Methamphetamine induces AP-1 and NF-kB binding and transactivation in human brain endothelial cells

Yong Woo Lee, Bernhard Hennig, Jin Yao, Michal Toborek

Research output: Contribution to journalArticlepeer-review

86 Scopus citations

Abstract

Cellular and molecular mechanisms of methamphetamine (METH)-induced neurotoxicity may involve alterations of cellular redox status and induction of inflammatory genes in endothelial cells. To study these hypotheses, molecular signaling pathways of METH-induced inflammatory responses via activation of redox-sensitive transcription factors were investigated in human brain microvascular endothelial cells (HBMEC). A dose-dependent depletion of total glutathione levels was detected in HBMEC exposed to METH. In addition, electrophoretic mobility shift assay (EMSA) showed significant increases in DNA binding activities of redox-responsive transcription factors, AP-1 and NF-κB, in HBMEC treated with METH. METH-mediated AP-1 or NF-κB activation was accompanied by induction of transactivation of AP-1 or NF-κB, as measured by dual luciferase assay using specific reporter plasmids. Because NF-κB and AP-1 are known to regulate expression of inflammatory genes, expression of the gene encoding for tumor necrosis factor-α (TNF-α) was also studied in METH-treated HBMEC. A dose-dependent overexpression of the TNF-α gene was observed in HBMEC treated with METH. The importance of AP-1 and NF-κB in METH-induced TNF-α gene was confirmed in functional promoter studies using constructs of the TNF-α promoter with mutated AP-1 or NF-κB sites. These results indicate that METH-induced disturbances in cellular redox status and activation of AP-1 and NF-κB can play critical roles in the signaling pathways leading to upregulation of inflammatory genes in human brain endothelial cells.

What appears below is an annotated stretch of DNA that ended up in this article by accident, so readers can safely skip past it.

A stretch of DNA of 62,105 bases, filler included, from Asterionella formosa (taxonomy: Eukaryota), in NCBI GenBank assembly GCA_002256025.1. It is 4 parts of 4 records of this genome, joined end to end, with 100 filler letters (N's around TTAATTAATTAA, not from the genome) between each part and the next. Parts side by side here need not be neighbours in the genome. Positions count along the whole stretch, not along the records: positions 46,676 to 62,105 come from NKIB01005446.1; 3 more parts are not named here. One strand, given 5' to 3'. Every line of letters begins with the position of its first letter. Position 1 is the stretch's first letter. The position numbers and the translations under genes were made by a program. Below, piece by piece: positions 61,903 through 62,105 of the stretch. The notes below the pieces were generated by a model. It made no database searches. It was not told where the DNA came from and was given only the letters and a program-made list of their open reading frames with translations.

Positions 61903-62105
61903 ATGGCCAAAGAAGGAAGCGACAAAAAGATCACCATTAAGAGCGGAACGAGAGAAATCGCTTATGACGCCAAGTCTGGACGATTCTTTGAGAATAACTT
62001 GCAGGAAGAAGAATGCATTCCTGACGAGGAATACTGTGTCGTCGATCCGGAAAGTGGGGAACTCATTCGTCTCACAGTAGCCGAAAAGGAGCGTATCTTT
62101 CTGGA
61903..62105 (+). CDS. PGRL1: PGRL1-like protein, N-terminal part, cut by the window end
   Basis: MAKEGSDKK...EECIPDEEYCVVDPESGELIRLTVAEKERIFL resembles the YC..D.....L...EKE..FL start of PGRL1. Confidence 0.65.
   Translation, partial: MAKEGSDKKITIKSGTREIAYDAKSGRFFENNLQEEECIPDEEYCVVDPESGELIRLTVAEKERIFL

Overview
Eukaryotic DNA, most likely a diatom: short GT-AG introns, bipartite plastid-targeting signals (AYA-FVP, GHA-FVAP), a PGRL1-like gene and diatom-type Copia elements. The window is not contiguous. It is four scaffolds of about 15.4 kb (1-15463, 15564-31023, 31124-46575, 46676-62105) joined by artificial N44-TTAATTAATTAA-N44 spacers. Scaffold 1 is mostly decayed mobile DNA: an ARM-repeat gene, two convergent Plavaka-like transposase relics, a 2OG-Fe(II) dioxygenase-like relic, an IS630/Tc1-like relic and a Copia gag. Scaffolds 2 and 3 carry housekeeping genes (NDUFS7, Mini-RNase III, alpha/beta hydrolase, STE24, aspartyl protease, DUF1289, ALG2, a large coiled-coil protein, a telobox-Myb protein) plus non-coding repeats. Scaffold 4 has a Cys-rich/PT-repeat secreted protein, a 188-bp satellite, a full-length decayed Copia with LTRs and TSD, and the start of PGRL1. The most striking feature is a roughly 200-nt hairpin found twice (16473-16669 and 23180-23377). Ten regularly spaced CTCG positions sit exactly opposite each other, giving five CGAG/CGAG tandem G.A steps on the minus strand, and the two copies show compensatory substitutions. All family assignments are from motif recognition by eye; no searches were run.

Original languageEnglish (US)
Pages (from-to)583-591
Number of pages9
JournalJournal of Neuroscience Research
Volume66
Issue number4
DOIs
StatePublished - Nov 15 2001
Externally publishedYes

Keywords

  • Human brain endothelial cells
  • Methamphetamine
  • Oxidative stress
  • TNF-α
  • Transcription factors

ASJC Scopus subject areas

  • Neuroscience(all)

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